Mikey Taylor isn't your average kid. A doctor would call him a high-functioning autistic. But his sister Steph describes him as having "a different way of seeing things." And perhaps that's a better explanation of what makes him tick. He has a special sense of wonder. He can appear perfectly unremarkable one moment and be completely entranced by some speck of minutia the next.
That's probably why Mikey wasn't panicked in the least when he fell into a subterranean cavern.
His family and some friends were all barbequing and snapping photos in an old desert canyon. And while off with his sister, Mikey took the wrong hopping step and poof, he was gone. The rest of the group didn't even realize he was missing until he quietly made his way back.
No, he wasn't hurt. In fact, he found the fall into the soft dirt below to be quite interesting. And the spooky cavern decorated with huge animal drawings that he found himself in was enthralling, too. He probably could have kept exploring that place for a long time, but a certain part of his brain told him he'd better find a way back to the group above. So he did.
But not without taking a few souvenirs.
Now some kids might mention that they found a hidden cavern and picked up some super-cool stones decorated with ancient symbols. But Mikey wasn't that kind of kid. He would rather keep all that to himself. That way he could take those stones with him wherever he went—hiding them away in his backpack and arranging them just so on his bedroom floor.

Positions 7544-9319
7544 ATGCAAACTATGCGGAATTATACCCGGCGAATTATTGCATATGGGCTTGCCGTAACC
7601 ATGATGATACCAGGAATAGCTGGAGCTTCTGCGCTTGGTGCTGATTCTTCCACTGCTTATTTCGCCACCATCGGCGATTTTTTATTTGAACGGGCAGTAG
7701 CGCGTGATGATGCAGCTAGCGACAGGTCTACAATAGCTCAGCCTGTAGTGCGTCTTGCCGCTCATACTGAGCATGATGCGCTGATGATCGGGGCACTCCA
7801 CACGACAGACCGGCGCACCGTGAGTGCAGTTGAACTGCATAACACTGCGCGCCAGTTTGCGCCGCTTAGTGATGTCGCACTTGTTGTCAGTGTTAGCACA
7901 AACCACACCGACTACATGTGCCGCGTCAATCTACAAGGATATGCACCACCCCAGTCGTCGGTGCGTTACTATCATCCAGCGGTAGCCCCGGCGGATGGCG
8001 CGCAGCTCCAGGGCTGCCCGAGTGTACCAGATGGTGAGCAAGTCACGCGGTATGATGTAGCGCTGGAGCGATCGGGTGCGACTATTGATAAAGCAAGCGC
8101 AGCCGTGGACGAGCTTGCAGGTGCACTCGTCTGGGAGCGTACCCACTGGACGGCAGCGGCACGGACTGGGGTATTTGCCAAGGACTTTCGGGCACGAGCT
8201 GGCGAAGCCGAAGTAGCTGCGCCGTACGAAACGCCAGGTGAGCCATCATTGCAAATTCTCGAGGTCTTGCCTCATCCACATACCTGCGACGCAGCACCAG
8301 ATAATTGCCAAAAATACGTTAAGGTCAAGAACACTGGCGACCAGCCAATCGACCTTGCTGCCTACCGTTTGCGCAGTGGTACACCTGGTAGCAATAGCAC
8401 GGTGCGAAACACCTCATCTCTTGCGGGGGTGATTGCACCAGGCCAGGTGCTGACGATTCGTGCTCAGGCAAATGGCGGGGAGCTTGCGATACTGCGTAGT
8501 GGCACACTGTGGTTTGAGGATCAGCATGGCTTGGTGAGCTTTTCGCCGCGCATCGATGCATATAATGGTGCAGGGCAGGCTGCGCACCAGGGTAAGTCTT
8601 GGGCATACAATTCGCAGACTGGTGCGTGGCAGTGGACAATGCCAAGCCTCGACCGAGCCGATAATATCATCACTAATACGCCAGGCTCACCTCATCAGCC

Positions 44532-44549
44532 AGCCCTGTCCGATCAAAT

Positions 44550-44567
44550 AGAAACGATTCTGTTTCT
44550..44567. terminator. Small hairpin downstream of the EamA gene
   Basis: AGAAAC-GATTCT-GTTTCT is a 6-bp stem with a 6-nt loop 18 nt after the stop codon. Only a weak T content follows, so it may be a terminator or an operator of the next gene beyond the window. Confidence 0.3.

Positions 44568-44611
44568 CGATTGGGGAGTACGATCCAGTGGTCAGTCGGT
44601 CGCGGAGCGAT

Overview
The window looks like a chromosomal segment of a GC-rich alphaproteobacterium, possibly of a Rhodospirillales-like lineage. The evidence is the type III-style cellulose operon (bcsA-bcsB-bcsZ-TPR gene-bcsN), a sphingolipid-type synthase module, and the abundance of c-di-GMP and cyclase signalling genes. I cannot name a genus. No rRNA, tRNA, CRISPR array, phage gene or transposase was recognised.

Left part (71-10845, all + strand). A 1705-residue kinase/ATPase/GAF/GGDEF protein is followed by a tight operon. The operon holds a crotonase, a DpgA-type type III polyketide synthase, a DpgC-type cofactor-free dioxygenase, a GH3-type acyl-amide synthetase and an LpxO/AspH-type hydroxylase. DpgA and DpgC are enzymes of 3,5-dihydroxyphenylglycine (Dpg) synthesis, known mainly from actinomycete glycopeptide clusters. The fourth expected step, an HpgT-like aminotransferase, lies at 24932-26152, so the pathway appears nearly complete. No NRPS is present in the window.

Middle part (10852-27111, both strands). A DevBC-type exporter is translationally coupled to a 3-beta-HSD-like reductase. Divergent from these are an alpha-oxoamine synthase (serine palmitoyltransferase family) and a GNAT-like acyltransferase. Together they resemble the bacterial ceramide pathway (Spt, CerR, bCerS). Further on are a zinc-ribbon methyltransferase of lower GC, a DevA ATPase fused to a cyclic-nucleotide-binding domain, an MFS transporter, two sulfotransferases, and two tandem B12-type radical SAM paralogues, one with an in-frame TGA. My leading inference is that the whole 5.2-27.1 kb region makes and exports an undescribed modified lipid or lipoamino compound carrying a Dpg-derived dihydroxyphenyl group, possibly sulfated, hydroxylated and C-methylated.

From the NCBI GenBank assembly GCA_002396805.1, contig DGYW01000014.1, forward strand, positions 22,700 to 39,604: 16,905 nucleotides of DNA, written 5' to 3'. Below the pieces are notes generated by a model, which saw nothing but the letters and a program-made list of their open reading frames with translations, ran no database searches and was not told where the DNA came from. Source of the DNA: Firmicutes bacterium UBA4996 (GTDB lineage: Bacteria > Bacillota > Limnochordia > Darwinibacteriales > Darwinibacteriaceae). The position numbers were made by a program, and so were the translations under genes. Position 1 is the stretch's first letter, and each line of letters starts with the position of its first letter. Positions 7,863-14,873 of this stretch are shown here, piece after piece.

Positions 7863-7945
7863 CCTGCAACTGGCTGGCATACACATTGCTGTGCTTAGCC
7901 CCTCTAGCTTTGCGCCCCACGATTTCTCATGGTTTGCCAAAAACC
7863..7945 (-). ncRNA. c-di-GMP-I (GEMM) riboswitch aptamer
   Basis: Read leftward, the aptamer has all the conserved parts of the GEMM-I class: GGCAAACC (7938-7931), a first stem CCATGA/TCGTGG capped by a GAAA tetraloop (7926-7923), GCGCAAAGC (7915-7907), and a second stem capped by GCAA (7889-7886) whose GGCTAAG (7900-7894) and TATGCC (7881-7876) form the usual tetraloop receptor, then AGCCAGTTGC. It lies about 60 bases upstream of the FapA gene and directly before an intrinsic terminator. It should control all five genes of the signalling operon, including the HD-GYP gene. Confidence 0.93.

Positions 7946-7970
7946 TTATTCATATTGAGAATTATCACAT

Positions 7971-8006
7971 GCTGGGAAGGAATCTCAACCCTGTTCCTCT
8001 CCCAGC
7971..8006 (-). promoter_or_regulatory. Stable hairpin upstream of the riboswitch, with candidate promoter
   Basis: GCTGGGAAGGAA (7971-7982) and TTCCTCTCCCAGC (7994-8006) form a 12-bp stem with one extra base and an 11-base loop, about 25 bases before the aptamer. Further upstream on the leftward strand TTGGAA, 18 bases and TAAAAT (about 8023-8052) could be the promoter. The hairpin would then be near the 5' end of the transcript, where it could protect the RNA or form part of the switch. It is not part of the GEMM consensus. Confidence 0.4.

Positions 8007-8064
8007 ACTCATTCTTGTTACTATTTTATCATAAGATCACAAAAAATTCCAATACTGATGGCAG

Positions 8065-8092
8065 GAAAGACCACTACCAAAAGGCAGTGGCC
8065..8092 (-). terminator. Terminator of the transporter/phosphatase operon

Besides, all the things that started happening once he and his family got back home were just so interesting. Who cares about an ancient old cavern ... when you can bring its ancient spiritual inhabitants home with you?
This film suggests that when things go bad, a family sticks together. Even though personal struggles are weighing the Taylors down—including Mikey's erratic autism, Steph's discovered bulimia and mom Bronny's struggle with alcohol—they rally to one another as the dark spiritual things around them press in. All the while, Mikey's dad, Peter, works diligently to help his loved ones with their separate issues. And during an encounter with spiritual entities, Peter offers himself in trade for Mikey's safety.
We find out that Peter has been unfaithful in his marriage in the past, but has vowed to change his ways. And when approached by a pretty co-worker, he declines any out-of-work contact. Peter and Bronny proclaim their love for each other.
At one point Bronny opines that the disturbances in their home might be "some kind of karma" connected to their relational struggles. But the Taylors eventually realize that a far darker spirituality is at play.
The stones Mikey took from the wall-painted cavern are described as magical talismans used to hold back evil animal demons feared by the Anasazi Indians. Peter watches a documentary detailing the ancient torments that went along with those kinds of superstitions, and the rituals performed to keep the evil entities from stealing away children.
The Taylors eventually invite an elderly spiritual "healer" and her granddaughter to cleanse their home of its darkness. The healer says she senses how old the invading spirits are and states, "The god you might be familiar with cannot help you now." The pair then performs a series of rituals aimed at explosively vanquishing the demonic creatures.